April 24, 2004


The outsiders (The Age, April 19, 2004)

[T]he reality is that Europe's estimated 12.5 million Muslims are feeling less welcome in the countries that once provided shelter, jobs and the chance of a better future. A continent that once exported its ideas of freedom and democracy to the world is now, Muslims say, showing it how to quietly victimise its own citizens. "When I go on the Metro with my headscarf on, people stare at me," says Leila Horr, a 17-year-old Paris high school student. "The big controversy about the veil is creating more problems than there were before. It's creating a gulf between the community and the rest of France."

But the veil, which will be banned from state schools in France from September, is not the only ideological flashpoint. Other hot issues include asylum, immigration, racism and crime -- all driving a wedge between Muslims and non-Muslims and, even within the Islamic community whose members come from a range of practices, traditions and cultures.

Many Muslims are, for the first time, facing a clear choice of becoming either less integrated -- and more ghettoised -- or standing up and demanding their rights. A warped minority is making a further choice: to join the worldwide jihad against the West, in its own backyard. They grab the headlines as the war on terror rages across Paris, London, Rome and countless other European cities and towns; the vast majority quietly fume, abide by the law and pray for deliverance.

In The Hague, where almost half of inner-city residents are Muslim, Arif Potmis, 42, an adviser to the local Islamic organisation, sees his community being made to feel like second-class citizens. A moderate man by nature and political inclination, he spends his days talking to younger Muslims about the need to engage with the broader Dutch society rather than look inwards and to radicalised versions of Islamic teaching. Potmis doesn't readily buy into conspiracy theories, but concedes it is hard to win the argument when Muslims are denied access to city facilities (and Jewish groups aren't) as happened at the end of last year's Ramadan.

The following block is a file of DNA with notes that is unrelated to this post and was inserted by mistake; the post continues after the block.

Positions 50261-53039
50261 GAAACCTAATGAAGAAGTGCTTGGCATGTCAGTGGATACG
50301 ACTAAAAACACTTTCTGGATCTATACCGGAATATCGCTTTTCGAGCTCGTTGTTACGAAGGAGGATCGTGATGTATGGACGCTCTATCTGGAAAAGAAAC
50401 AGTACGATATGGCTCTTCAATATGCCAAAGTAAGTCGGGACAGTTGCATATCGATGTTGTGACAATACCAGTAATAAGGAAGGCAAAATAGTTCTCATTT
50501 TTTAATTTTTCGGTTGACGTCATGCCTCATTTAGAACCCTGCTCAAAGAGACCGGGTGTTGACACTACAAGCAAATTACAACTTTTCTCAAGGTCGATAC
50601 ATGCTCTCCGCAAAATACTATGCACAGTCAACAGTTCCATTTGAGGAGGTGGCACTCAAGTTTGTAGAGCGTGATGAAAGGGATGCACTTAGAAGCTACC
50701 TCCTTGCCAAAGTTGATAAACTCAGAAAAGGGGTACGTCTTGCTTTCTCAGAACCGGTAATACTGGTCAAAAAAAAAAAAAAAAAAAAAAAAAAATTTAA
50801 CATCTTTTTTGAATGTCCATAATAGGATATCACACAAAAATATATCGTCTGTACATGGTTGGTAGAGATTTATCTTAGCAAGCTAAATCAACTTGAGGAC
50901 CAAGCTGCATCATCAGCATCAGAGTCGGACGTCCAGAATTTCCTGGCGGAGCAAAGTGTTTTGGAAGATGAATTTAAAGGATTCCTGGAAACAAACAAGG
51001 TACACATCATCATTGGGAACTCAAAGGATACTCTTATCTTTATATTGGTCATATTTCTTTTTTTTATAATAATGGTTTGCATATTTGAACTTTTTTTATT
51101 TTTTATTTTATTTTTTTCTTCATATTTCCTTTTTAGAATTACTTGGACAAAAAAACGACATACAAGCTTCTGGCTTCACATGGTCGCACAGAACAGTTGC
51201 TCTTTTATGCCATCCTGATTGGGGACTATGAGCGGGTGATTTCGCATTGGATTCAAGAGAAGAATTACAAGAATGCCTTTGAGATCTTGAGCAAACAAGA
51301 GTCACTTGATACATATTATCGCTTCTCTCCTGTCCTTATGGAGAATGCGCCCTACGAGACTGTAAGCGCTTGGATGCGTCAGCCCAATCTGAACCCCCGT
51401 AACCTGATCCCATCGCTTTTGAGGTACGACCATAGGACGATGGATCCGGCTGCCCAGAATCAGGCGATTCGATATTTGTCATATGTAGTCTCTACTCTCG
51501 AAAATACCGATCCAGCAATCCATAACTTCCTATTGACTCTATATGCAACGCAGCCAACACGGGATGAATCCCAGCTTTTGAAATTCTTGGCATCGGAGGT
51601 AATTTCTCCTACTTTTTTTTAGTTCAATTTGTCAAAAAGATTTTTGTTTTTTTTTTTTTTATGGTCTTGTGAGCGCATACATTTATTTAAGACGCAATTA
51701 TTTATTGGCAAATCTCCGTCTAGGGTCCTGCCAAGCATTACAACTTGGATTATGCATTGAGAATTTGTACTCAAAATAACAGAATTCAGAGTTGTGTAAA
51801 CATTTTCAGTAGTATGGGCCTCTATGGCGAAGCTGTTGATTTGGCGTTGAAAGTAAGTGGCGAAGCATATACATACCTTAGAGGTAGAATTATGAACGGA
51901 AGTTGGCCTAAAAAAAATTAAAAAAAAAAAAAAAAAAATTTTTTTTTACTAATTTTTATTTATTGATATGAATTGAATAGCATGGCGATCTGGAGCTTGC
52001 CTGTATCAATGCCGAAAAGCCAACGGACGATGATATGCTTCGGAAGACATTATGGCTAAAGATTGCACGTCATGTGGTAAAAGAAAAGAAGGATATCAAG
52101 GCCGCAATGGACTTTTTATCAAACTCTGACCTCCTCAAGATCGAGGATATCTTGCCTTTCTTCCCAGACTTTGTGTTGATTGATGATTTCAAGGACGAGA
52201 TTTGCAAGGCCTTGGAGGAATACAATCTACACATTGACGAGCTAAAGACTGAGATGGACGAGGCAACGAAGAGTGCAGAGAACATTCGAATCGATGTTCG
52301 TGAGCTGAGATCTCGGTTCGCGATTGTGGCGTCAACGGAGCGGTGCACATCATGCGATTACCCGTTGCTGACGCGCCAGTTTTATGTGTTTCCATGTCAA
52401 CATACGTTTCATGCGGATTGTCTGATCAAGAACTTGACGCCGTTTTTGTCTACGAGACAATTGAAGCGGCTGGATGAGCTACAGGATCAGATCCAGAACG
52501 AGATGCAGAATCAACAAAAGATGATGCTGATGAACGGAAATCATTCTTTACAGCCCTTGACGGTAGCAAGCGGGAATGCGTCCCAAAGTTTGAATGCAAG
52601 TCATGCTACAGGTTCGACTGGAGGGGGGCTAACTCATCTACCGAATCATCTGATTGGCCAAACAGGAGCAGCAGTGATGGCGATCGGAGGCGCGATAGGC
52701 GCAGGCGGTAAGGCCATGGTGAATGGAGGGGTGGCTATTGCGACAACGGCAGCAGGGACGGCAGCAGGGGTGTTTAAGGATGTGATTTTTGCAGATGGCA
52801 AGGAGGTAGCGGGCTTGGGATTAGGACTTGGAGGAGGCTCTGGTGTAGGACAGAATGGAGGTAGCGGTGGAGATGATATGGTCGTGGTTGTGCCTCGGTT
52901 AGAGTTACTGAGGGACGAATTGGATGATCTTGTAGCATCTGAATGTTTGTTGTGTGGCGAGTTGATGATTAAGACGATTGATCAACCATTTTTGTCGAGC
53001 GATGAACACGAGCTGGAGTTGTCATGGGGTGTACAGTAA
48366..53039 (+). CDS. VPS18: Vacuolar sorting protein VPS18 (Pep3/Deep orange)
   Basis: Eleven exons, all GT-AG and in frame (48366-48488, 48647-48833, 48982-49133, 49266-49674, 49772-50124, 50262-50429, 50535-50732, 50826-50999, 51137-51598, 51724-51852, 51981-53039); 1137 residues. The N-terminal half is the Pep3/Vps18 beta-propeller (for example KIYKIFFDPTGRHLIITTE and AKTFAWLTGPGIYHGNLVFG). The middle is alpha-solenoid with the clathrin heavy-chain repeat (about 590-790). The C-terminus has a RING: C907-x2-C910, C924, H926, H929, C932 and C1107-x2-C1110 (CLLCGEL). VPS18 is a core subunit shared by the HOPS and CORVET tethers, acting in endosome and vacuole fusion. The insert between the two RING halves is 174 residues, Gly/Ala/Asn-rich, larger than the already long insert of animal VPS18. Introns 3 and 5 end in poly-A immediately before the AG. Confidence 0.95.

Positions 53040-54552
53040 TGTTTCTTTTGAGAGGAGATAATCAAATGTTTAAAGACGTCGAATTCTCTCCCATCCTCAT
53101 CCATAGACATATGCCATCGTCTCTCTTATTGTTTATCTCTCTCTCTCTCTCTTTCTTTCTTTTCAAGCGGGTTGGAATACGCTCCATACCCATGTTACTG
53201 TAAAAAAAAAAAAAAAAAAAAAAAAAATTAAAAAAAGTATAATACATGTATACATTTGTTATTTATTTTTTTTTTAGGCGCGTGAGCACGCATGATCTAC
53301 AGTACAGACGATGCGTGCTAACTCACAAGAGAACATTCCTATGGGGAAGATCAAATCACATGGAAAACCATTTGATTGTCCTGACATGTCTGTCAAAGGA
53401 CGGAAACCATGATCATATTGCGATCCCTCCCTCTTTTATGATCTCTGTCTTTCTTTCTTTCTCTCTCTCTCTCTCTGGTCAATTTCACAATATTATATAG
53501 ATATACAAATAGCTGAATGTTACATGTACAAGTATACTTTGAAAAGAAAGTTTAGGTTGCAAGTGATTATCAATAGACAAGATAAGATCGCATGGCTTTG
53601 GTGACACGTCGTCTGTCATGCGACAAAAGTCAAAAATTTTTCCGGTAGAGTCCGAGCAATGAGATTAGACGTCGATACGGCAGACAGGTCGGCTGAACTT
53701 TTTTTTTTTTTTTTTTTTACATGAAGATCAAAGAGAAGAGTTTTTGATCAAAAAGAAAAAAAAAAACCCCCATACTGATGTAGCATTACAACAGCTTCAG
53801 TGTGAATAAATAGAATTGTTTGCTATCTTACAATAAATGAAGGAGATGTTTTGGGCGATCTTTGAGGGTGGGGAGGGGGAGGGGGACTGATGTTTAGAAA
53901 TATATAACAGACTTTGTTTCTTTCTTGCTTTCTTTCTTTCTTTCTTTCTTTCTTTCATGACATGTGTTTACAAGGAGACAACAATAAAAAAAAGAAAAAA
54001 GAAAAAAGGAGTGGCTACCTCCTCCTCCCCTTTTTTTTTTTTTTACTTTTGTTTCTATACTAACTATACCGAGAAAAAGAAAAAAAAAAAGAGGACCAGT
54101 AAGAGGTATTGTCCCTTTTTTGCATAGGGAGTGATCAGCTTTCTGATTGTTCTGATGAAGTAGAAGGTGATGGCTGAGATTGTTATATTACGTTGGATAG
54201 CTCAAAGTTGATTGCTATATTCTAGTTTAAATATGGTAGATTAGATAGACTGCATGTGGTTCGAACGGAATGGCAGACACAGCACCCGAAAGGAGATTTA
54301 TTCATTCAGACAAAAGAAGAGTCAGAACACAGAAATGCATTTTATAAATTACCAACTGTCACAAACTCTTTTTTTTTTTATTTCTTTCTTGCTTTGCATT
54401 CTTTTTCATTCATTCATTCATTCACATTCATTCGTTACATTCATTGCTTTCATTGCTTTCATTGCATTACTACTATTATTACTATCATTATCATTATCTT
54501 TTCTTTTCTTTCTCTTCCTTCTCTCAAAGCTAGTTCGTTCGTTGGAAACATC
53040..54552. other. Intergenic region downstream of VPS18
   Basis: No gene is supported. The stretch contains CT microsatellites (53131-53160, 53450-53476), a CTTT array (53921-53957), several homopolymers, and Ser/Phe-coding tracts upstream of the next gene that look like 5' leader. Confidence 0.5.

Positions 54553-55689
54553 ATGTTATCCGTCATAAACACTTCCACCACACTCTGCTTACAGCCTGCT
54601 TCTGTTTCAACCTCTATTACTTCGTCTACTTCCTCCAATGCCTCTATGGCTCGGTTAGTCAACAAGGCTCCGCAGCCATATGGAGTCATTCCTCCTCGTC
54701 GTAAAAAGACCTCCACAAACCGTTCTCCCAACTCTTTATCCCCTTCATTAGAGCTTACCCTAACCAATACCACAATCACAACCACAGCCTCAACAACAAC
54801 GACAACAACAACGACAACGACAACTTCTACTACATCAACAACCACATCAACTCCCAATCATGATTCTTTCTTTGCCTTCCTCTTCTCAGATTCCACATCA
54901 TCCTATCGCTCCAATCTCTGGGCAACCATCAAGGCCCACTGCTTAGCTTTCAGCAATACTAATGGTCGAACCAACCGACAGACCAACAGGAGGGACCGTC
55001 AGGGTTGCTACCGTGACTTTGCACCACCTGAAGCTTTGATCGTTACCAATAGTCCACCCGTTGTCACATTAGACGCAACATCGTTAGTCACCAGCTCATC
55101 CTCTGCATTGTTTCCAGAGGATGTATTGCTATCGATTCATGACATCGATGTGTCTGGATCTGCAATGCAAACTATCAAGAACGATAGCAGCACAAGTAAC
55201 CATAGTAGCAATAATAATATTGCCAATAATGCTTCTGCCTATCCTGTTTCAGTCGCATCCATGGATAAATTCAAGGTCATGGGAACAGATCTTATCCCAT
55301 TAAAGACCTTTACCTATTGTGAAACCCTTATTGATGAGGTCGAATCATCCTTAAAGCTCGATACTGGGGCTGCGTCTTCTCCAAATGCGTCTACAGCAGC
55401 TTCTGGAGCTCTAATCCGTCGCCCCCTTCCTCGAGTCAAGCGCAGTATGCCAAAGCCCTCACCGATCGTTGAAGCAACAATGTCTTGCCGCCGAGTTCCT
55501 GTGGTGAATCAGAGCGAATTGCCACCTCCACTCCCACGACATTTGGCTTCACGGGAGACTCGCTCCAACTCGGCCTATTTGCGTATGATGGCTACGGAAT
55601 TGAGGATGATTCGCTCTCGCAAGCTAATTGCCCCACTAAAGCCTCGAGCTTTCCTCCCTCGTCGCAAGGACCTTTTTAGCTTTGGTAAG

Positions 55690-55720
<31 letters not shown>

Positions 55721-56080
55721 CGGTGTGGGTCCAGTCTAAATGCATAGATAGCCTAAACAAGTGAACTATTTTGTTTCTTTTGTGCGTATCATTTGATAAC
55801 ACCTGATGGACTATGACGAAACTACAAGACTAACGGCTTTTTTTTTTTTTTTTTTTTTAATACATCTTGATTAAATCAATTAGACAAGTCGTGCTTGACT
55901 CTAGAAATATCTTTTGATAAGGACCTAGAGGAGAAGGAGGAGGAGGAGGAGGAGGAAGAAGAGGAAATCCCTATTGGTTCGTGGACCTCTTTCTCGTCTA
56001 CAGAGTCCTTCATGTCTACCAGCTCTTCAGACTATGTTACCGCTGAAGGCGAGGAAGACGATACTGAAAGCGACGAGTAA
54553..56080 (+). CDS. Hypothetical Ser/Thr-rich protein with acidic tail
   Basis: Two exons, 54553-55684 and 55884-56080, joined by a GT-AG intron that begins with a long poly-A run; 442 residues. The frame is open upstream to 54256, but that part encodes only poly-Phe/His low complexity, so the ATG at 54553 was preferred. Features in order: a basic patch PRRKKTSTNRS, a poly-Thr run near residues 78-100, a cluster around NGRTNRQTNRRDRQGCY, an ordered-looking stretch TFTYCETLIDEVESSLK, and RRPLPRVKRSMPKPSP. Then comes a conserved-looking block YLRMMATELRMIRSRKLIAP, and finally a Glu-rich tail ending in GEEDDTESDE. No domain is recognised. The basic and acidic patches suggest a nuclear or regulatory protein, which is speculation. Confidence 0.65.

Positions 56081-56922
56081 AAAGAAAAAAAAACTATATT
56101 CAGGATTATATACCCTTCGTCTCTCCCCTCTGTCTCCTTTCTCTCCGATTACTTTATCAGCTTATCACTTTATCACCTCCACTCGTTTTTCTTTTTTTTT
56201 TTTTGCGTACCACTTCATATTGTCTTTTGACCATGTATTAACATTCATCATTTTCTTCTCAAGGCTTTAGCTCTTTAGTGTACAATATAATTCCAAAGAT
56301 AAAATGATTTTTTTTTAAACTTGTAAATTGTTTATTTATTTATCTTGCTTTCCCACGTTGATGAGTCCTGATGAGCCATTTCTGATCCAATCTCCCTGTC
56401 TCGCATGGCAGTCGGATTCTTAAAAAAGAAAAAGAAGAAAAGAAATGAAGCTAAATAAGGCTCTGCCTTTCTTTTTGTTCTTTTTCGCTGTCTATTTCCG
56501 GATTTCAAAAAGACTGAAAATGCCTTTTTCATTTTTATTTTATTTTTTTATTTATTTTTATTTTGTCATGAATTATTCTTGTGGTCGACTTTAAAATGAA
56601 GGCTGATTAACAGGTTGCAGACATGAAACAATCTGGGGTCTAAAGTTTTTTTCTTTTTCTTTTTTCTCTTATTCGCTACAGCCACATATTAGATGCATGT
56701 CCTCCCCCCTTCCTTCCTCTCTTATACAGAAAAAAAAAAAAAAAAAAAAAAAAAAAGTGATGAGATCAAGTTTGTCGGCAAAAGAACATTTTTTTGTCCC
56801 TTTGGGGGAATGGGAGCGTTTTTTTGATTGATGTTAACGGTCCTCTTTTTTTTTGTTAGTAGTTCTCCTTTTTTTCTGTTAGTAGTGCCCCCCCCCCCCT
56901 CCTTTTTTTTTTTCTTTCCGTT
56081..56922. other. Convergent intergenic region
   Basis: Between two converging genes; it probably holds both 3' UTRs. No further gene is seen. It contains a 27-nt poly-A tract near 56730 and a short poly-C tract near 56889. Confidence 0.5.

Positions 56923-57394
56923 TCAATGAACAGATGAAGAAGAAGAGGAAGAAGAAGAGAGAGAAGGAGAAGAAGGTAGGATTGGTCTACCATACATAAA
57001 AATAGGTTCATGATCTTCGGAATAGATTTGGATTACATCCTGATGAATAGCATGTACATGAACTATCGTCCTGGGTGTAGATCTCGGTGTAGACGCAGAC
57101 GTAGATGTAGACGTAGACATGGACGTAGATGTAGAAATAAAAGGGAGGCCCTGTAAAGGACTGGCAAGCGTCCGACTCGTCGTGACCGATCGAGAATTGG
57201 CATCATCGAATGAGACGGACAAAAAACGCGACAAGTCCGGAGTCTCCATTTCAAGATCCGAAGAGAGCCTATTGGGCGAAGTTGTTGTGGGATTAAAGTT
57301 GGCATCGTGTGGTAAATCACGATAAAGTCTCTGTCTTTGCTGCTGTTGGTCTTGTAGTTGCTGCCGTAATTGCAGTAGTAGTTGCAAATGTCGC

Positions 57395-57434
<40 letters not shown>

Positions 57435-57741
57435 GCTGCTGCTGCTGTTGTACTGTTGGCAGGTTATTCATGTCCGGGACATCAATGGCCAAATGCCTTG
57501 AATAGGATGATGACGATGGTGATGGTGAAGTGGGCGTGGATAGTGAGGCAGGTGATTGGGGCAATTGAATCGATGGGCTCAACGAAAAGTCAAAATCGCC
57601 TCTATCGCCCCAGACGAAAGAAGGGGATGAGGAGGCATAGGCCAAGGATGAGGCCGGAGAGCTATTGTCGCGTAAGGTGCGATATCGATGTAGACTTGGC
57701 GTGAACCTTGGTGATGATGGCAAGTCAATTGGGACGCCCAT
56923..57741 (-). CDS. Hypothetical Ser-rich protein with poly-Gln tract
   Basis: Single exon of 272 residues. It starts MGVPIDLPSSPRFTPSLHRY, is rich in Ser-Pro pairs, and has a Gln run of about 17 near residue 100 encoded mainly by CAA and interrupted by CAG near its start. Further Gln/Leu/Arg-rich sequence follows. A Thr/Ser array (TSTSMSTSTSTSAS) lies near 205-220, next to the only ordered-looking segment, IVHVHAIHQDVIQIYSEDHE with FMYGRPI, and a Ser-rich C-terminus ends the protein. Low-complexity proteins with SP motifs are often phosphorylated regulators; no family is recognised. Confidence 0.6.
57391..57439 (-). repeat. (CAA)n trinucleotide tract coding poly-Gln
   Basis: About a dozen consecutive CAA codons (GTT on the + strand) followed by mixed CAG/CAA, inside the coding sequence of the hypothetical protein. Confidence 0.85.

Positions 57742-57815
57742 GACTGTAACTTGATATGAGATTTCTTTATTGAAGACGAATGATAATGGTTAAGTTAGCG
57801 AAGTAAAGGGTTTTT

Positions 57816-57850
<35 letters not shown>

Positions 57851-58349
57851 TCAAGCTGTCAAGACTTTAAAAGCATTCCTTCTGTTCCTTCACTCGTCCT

It seems unlikely that the Decline and Fall of Europe will produce a Gibbon, though it will warrant one.

Posted by Orrin Judd at April 24, 2004 7:29 AM

A continent that once exported its ideas of freedom and democracy to the world is now, Muslims say, showing it how to quietly victimise its own citizens.

When did it become a requirement of supporters of "freedom and democracy" that they support and defend those who would eliminate both?

Posted by: Raoul Ortega at April 24, 2004 12:25 PM

Wearing a veil means you're an enemy of democracy? Better rip the yarmulkes off our Jews...

Posted by: oj at April 24, 2004 12:41 PM

Closer to home, in Hamtramck (near Detroit), Muslims are insisting on noise ordnances being changed so mosques can broadcast the five-times daily prayer call over loudspeakers.

In a neighboring community, Muslims are insisting a couple of their holidays become official (i.e., days off for city employees), just like Good Friday.

It might not seem so up in the Great White North, but other areas of the US are facing the same problems the French are.

Posted by: Jeff Guinn at April 24, 2004 1:19 PM

Why's that a problem?

Posted by: oj at April 24, 2004 4:12 PM


I'm with you on the veil, but there is indeed a problem here that isn't easy to get a grip on. Let's not make the mistake the leftists do when they deconstruct sex. It is easy to take this or that religious practice and see it as incidental and inoffensive, but at some point it adds up to a whole. In this case the whole appears to be menacing in less than concrete ways.

What is troubling is how the Muslim communities in the West have mastered the language of freedom, multiculturalism and victimhood to push for this and that at the very same time the West and particularly the U.S. is being condemned (and worse) throughout Muslimland. What is even more disturbing is how the domestic lefts in the West are so contemptuous of their traditional cultures and faiths that they are delighted to aid and abet all this, which gives the Muslims a lot of clout in academic, legal, media and certain political circles.